Washington, Dec. 21 (Reuters): There is no sign that North Korea has followed through on a threat to restart a nuclear reactor at the heart of a suspected 1990s weapons programme, a senior US official has said.
One week ago, Pyongyang had raised the stakes in a standoff at the world’s last Cold War flashpoint by announcing plans to immediately reactivate the Yongbyon reactor, which was closed down in a 1994 agreement with the US.
However, the US official said: “Even as of today, there’s no sign of any change on the ground in North Korea. Nothing, including no move to expel the International Atomic Energy Agency monitors” at the Yongbyon nuclear site.
On Thursday, another senior US official said the North Koreans had not yet disconnected monitoring equipment, cameras and seals at the site. North Korea had asked the IAEA to unseal the plant and remove surveillance cameras.
The official noted the North Koreans were engaged in a dialogue with the IAEA, which monitors the Yongbyon facility, and said these exchanges have been helpful. But he took Pyongyang’s December 12 statement on restarting the reactor seriously and “presumably at some stage they may choose to do this”.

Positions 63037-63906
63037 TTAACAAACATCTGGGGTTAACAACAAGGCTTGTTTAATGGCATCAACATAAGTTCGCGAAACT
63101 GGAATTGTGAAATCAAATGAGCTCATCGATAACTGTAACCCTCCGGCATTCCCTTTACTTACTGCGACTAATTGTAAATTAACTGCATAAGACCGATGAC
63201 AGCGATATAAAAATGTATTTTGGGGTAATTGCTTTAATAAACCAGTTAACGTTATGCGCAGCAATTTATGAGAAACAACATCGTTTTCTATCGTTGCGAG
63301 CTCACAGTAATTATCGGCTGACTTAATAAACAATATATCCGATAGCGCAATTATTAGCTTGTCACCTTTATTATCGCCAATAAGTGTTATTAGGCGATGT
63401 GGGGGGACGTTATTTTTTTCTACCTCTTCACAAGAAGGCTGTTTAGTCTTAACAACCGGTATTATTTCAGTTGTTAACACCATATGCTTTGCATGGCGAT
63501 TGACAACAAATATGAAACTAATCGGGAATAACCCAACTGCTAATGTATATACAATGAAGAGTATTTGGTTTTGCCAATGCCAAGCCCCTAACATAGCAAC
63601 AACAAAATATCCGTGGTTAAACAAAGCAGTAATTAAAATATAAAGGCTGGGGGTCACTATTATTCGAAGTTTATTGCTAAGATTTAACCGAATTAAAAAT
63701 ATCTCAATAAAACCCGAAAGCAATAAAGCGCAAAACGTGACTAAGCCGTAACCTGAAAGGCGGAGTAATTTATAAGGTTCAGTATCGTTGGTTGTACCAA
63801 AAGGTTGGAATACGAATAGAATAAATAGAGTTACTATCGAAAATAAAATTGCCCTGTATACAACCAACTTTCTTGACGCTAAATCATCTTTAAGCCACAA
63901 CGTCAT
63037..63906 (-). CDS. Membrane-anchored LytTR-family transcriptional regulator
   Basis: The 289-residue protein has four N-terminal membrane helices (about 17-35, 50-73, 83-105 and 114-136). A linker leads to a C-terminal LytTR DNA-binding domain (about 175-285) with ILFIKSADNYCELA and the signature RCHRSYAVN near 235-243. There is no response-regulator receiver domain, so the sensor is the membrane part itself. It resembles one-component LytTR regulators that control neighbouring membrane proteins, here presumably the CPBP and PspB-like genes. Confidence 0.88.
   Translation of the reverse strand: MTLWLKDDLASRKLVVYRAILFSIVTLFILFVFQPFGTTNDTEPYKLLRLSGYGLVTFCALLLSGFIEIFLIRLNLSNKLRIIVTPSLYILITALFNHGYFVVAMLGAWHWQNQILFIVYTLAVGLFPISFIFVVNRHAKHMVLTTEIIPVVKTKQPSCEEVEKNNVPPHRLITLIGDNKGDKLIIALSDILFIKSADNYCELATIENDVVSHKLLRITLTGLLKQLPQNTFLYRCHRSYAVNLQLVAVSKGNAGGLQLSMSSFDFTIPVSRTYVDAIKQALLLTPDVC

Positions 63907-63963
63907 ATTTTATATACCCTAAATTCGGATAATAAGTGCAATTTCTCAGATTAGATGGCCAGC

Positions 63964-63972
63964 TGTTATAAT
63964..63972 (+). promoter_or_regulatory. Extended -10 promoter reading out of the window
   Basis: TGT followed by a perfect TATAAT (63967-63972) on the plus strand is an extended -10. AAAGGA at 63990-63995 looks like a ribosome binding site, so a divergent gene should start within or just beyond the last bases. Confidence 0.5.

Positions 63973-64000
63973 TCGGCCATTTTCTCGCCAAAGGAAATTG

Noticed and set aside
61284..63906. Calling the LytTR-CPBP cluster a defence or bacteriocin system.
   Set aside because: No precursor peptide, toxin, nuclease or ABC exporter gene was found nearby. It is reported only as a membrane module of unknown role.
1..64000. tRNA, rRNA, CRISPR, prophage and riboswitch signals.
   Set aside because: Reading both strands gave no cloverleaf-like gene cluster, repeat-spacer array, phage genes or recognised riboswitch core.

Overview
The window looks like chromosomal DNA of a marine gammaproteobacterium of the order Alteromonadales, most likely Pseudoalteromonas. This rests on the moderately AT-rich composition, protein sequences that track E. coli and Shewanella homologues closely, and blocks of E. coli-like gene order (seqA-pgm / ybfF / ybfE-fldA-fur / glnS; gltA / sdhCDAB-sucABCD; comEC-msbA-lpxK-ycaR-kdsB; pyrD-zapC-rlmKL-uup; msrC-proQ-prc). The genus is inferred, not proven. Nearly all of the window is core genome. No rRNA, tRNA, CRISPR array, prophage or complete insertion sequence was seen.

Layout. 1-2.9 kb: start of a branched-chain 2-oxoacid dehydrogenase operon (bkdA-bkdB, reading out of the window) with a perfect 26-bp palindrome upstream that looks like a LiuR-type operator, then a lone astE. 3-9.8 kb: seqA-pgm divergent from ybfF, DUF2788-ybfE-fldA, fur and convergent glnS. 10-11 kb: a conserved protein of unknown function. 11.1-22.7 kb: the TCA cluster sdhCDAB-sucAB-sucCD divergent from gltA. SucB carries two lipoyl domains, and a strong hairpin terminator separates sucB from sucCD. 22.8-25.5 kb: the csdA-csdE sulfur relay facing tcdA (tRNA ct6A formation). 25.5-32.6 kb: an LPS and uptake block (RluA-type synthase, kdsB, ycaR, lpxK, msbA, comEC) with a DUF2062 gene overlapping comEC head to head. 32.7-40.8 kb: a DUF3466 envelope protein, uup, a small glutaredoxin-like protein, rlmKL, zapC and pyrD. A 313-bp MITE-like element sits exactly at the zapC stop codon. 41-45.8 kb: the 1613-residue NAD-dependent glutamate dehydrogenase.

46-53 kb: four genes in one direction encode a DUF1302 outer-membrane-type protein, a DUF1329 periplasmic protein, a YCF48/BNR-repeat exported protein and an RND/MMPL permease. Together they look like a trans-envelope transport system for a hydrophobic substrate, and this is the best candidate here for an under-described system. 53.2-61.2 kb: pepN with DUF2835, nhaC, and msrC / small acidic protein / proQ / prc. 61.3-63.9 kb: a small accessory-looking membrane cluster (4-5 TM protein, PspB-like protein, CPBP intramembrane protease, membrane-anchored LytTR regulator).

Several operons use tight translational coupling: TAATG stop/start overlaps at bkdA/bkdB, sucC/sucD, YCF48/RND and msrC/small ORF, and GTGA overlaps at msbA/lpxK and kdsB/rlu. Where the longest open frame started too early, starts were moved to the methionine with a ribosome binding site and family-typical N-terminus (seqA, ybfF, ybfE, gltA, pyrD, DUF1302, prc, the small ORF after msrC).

Some officials believe Pyongyang made its threat largely in an attempt to influence the December 19 election in South Korea in which liberal ruling party candidate Roh Moo-hyun beat conservative Lee Hoi-chang. The US favours a tougher line on communist North Korea than Roh, who has said he would never “kowtow” to Washington.
“I think (the North) was trying to influence the South Korea election and now that they got Roh elected they are going to stop,” one official said.